Another set of criteria commonly used by guideline developers has been established by one of the main organizations disseminating clinical guidelines. The National Guideline Clearinghouse (NGC), a publicly available database of evidence-based clinical practice guidelines formed in late 1998 under the Agency for Healthcare Research and Quality (AHRQ) in the U.S. Department of Health and Human Services, currently disseminates about 2,700 guidelines. All guidelines published through the NGC must meet its criteria.
Even with the plethora of criteria available, many guidelines do not meet quality standards. A 2011 report by the Institute of Medicine (IOM) attributed this problem to shortcomings in the development of guidelines and proposed its own criteria to ensure trustworthiness. The IOM recommends that high-quality clinical guidelines:
- Be based on systematic review of the existing evidence;
- Be developed by a knowledgeable, multidisciplinary panel of experts and representatives from key affected groups;
- Consider important patient subgroups and preferences;
- Be based on explicit and transparent processes that minimize distortions, biases and conflicts of interest;
- Provide a clear explanation of the logical relationships between alternative care options and health outcomes and rate both the quality of evidence and the strength of the recommendations; and
- Be revised as appropriate when new evidence warrants modifications of recommendations.
The IOM also proposed standards for developing trustworthy guidelines. It urges attention to:
- Managing conflict of interest;
- Composition of the group developing the guidelines;
- Intersection of clinical practice guidelines and systematic review;
- Establishing evidence foundations for and rating strength of recommendations;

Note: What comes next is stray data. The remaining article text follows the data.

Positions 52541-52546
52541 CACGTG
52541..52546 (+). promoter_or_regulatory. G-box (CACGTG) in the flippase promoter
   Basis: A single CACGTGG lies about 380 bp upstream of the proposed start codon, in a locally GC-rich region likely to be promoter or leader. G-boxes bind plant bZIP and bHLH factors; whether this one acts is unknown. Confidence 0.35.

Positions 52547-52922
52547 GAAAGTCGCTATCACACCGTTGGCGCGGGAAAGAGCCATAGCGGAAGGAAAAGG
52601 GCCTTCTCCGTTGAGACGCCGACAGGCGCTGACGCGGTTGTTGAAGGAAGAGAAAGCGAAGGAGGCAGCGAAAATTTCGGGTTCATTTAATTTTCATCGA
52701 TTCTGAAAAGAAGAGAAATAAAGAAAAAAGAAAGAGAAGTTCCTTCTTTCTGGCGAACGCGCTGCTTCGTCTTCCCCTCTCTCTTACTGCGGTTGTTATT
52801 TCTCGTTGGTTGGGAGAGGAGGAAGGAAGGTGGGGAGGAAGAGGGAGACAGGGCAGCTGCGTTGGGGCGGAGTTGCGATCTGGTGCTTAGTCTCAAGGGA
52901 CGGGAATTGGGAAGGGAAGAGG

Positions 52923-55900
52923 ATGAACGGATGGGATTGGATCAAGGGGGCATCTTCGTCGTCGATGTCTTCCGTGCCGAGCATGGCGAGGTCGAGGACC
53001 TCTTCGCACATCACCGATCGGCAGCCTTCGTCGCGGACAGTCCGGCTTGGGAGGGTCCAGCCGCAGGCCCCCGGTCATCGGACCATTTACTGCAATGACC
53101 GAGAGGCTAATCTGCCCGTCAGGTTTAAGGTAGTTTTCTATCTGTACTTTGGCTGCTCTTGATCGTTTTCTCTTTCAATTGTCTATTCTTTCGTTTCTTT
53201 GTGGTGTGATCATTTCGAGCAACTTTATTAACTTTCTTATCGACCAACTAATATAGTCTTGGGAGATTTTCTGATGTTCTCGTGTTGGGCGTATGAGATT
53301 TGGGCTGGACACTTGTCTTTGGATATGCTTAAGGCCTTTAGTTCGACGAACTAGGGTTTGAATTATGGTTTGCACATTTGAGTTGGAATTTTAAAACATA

- Articulation of recommendations;
- External review; and Updating.
The IOM is urging the AHRQ to pilot-test these standards to assess their reliability and validity.
Further effort at ensuring the quality of clinical guidelines comes from the Guidelines International Network (G-I-N), a network of guideline developers from 46 countries that currently contains more than 3,600 clinical guidelines. In 2012, G-I-N proposed key components for guideline development aimed at establishing an international standard for guideline development (Ann Intern Med. 2012;156(7):525-531) (See Table 2, at left).
Misperceptions of Clinical Guidelines
The main aim of clinical guidelines is to improve the quality of patient care by providing physicians and other health care professionals with the best evidence on which to base clinical decision making. The goal is not to replace the judgment and experience of clinicians but to augment those critical tools with the most up-to-date, vetted and evaluated evidence. They should not be considered cookbook medicine. “Guidelines simply represent the best judgment of a team of experienced clinicians and methodologies addressing the scientific evidence on a particular topic,” said Rosenfeld and Shiffman.
Status of Guidelines: AAO-HNS
Currently, the AAO-HNS has published eight clinical guidelines. Given the intensive labor and high cost involved, the academy has published only one or two guidelines per year since 2006. According to Robert Stachler, MD, chair of the panel that developed the most recent AAO-HNS guideline on sudden hearing loss, these guidelines are models that other medical societies refer to when developing their own guidelines.